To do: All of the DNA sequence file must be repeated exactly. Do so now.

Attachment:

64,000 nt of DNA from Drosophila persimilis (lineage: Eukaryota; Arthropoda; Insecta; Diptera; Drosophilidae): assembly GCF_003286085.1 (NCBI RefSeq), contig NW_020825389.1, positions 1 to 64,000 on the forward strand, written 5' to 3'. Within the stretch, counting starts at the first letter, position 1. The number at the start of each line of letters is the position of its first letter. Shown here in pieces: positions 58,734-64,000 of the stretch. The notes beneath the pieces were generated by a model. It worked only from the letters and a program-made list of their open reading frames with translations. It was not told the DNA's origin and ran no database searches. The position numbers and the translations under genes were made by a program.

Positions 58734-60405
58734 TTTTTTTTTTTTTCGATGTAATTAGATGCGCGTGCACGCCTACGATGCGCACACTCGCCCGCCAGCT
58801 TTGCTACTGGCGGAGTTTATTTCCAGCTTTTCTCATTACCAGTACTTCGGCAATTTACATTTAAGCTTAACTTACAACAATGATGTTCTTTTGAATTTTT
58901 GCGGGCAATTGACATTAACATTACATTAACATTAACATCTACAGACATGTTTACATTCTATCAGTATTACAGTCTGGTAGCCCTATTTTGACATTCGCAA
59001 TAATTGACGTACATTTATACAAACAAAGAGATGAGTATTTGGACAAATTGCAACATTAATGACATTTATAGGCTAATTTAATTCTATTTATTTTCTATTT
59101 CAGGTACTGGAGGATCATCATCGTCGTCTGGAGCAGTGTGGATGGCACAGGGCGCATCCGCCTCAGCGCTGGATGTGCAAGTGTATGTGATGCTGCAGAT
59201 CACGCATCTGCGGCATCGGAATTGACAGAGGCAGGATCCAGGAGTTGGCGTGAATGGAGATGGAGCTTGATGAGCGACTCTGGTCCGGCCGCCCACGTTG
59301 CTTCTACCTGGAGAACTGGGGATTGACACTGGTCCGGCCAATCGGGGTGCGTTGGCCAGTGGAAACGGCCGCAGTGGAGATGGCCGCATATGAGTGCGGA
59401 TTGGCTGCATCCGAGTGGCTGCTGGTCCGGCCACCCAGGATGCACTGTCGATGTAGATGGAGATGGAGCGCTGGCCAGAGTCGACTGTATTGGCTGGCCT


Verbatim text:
64,000 nt of DNA from Drosophila persimilis (lineage: Eukaryota; Arthropoda; Insecta; Diptera; Drosophilidae): assembly GCF_003286085.1 (NCBI RefSeq), contig NW_020825389.1, positions 1 to 64,000 on the forward strand, written 5' to 3'. Within the stretch, counting starts at the first letter, position 1. The number at the start of each line of letters is the position of its first letter. Shown here in pieces: positions 58,734-64,000 of the stretch. The notes beneath the pieces were generated by a model. It worked only from the letters and a program-made list of their open reading frames with translations. It was not told the DNA's origin and ran no database searches. The position numbers and the translations under genes were made by a program.

Positions 58734-60405
58734 TTTTTTTTTTTTTCGATGTAATTAGATGCGCGTGCACGCCTACGATGCGCACACTCGCCCGCCAGCT
58801 TTGCTACTGGCGGAGTTTATTTCCAGCTTTTCTCATTACCAGTACTTCGGCAATTTACATTTAAGCTTAACTTACAACAATGATGTTCTTTTGAATTTTT
58901 GCGGGCAATTGACATTAACATTACATTAACATTAACATCTACAGACATGTTTACATTCTATCAGTATTACAGTCTGGTAGCCCTATTTTGACATTCGCAA
59001 TAATTGACGTACATTTATACAAACAAAGAGATGAGTATTTGGACAAATTGCAACATTAATGACATTTATAGGCTAATTTAATTCTATTTATTTTCTATTT
59101 CAGGTACTGGAGGATCATCATCGTCGTCTGGAGCAGTGTGGATGGCACAGGGCGCATCCGCCTCAGCGCTGGATGTGCAAGTGTATGTGATGCTGCAGAT
59201 CACGCATCTGCGGCATCGGAATTGACAGAGGCAGGATCCAGGAGTTGGCGTGAATGGAGATGGAGCTTGATGAGCGACTCTGGTCCGGCCGCCCACGTTG
59301 CTTCTACCTGGAGAACTGGGGATTGACACTGGTCCGGCCAATCGGGGTGCGTTGGCCAGTGGAAACGGCCGCAGTGGAGATGGCCGCATATGAGTGCGGA
59401 TTGGCTGCATCCGAGTGGCTGCTGGTCCGGCCACCCAGGATGCACTGTCGATGTAGATGGAGATGGAGCGCTGGCCAGAGTCGACTGTATTGGCTGGCCT